Family Violence and Its Effects

Family violence is believed to be one of the most commonly practiced crimes in the United States. Violence within the family is a horrific form of violence and has many negative effects. Family violence could involve any member of the family including spouses, generally women or wives, children, or even senior members of the family. While women abuse is more common in most families, numerous children witness abuse in some form or the other.

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It is more likely for children of abused women to experience abuse in the family (“Women and Violence”, U.S. Senate Judiciary Hearing, August/December 1990). The women facing abuse have a greater propensity to resort to alcohol intake to relieve them from the mental and physical pain of the abuse. The effects of abuse in the family are negative and in most cases, the affected women and children tend to develop several psychological problems.

The children who are regularly abused by the family member or members, have a greater likely hood of suffering from low self-esteem feelings of depression and are likely to be at a higher risk for alcohol and drug abuse (Jaffe, Wolfe & Wilson, Children of Battered Women, 1990, pp. 28-29). Even when the children do not experience direct abuse, merely witnessing the abuse also causes several problems and side effects. These side effects may be behavioral, emotional, social, cognitive, or even physical (Effects of observing family violence, Lecture notes). The behavioral effects on the children will be visible by their aggression, cruelty to animals, and delinquency (Effects of observing family violence, Lecture notes).

Emotional effects among children may be visible by symptoms of anxiety, anger depression, and in many cases lack of self-confidence and esteem (Effects of observing family violence, Lecture notes). There is also a greater likelihood of these children lagging in their school studies or experiencing difficulty in sleeping, with some incidents of bed-wetting (Effects of observing family violence, Lecture notes). In most cases, children who witness violence in their lives, whether directly or indirectly are highly prone to the “spillover” effect of this violence (Cultural Spillover Theory, Lecture notes). In a study, Edelson found that children witnessing the abuse of their mothers, “lacked empathy” in their lives (Cultural Spillover Theory, Lecture notes).

Any kind or form of violence witnessed by children in their families is likely to cause the “cycle of violence” (Family Violence, Lecture Notes). Children may experience abuse in the form of verbal abuse, physical abuse, mental abuse, sibling abuse, or even sexual abuse. Children witnessing any kind of abuse are highly likely to develop several problems which may lead the child to excessively aggressive behaviors, low self-esteem, lack of trust, and in some cases the desire to commit suicide (Children’s reactions to abuse, Lecture Notes).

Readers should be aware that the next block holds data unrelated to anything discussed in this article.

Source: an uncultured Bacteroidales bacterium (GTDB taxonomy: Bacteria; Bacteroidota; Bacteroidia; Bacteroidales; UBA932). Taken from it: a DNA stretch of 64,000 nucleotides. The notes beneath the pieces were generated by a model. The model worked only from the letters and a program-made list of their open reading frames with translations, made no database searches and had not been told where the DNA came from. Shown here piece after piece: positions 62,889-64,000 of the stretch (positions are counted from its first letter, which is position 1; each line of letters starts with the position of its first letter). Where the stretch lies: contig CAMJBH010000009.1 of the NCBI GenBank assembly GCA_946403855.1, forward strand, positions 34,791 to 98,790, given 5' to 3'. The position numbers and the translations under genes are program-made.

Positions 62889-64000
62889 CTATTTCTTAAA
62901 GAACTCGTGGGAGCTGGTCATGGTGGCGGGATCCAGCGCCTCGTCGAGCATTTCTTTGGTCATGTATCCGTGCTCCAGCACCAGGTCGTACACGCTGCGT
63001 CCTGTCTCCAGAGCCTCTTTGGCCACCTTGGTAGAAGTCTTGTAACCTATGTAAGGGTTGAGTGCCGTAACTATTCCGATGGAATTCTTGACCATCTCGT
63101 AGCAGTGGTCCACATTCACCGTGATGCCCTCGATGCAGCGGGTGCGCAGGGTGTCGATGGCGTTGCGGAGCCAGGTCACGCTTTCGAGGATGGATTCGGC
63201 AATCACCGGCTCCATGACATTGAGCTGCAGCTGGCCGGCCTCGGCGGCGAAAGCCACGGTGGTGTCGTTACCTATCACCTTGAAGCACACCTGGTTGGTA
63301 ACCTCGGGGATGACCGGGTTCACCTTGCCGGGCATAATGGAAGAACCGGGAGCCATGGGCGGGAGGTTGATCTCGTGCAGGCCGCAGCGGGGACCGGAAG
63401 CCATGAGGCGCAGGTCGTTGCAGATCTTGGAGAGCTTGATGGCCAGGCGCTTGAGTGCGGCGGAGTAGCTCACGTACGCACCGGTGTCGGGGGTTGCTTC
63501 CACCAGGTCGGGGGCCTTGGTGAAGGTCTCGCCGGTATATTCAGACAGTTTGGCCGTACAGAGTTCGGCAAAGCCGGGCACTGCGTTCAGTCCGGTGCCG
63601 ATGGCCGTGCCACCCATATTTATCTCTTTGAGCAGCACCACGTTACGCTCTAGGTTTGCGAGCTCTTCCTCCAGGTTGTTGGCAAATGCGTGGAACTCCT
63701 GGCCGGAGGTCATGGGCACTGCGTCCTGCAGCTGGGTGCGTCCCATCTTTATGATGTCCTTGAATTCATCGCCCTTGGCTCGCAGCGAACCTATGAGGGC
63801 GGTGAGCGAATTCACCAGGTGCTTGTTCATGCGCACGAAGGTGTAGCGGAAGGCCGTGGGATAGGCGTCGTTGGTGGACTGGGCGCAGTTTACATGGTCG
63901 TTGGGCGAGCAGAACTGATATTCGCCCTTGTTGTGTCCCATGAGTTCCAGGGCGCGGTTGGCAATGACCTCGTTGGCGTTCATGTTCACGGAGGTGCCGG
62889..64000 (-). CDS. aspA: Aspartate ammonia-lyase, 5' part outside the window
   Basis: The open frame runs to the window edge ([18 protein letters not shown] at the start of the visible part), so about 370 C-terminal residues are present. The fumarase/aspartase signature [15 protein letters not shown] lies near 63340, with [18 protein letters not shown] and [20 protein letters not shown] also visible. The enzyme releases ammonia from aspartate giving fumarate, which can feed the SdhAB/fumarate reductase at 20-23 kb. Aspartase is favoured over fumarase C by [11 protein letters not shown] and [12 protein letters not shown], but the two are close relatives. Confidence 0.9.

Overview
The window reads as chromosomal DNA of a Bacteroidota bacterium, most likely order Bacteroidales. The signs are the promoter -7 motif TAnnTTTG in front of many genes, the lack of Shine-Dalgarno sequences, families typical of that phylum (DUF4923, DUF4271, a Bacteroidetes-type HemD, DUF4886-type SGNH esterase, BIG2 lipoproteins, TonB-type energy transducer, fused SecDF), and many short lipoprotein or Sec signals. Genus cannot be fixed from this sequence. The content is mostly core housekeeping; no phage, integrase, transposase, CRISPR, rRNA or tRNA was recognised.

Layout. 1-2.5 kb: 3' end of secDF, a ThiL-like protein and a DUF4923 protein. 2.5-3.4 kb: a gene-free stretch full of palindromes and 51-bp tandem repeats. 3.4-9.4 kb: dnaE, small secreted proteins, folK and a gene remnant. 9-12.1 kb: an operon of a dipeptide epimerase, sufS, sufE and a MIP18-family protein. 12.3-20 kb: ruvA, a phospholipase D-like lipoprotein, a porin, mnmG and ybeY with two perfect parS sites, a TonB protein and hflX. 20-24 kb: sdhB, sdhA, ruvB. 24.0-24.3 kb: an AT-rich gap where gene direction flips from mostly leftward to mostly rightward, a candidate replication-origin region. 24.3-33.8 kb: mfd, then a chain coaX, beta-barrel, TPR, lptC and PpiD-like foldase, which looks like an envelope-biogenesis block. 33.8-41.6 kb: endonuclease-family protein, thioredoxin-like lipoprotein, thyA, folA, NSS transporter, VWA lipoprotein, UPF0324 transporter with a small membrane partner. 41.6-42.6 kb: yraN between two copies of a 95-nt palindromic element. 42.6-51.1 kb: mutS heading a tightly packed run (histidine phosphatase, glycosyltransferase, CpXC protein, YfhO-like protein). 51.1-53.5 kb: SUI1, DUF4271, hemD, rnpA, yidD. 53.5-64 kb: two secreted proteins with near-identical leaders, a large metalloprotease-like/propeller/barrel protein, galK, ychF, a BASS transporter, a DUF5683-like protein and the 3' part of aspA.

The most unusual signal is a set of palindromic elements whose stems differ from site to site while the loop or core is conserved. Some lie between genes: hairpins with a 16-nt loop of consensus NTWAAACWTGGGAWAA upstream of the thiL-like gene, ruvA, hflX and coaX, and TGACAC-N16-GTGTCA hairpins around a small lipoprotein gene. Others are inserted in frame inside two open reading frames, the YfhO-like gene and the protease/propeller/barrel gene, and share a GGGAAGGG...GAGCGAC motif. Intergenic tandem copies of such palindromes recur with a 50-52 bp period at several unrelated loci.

Abuse may be present in many families, whether indicated and visible or not. It is highly important to recognize these indicators or “red flags” in families which may at the surface seem normal but actually may be in the need of desperate help (The front Stage Family, Lecture Notes). These red flags or indicators can be visible in the form of the behavioral attributes in children or the affected members of the family. Sibling abuse is another common cause of abuse among children which has the potential to hamper the development of the child in a positive manner.

Sibling abuse may include physical, emotional or psychological, or even sexual abuse (Forms of Sibling Maltreatment, Lecture notes). Thus we see that in whichever way a child is exposed to abuse, whether in the form of parental abuse or sibling abuse, the positive growth and development of the child is affected in a negative manner, which ultimately leads to the formation of a personality that is weak, low in self esteem and has behavioral problems.

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References

Children’s reactions to abuse, Lecture Notes.

Cultural Spillover Theory, Lecture notes.

Effects of observing family violence, Lecture notes.

Family Violence, Lecture Notes.

Forms of Sibling Maltreatment, Lecture notes.

Jaffe, Wolfe & Wilson, Children of Battered Women, 1990, pp. 28-29.

U.S. Senate Judiciary Hearing, 1990, “Women and Violence”.

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The front Stage Family, Lecture Notes.

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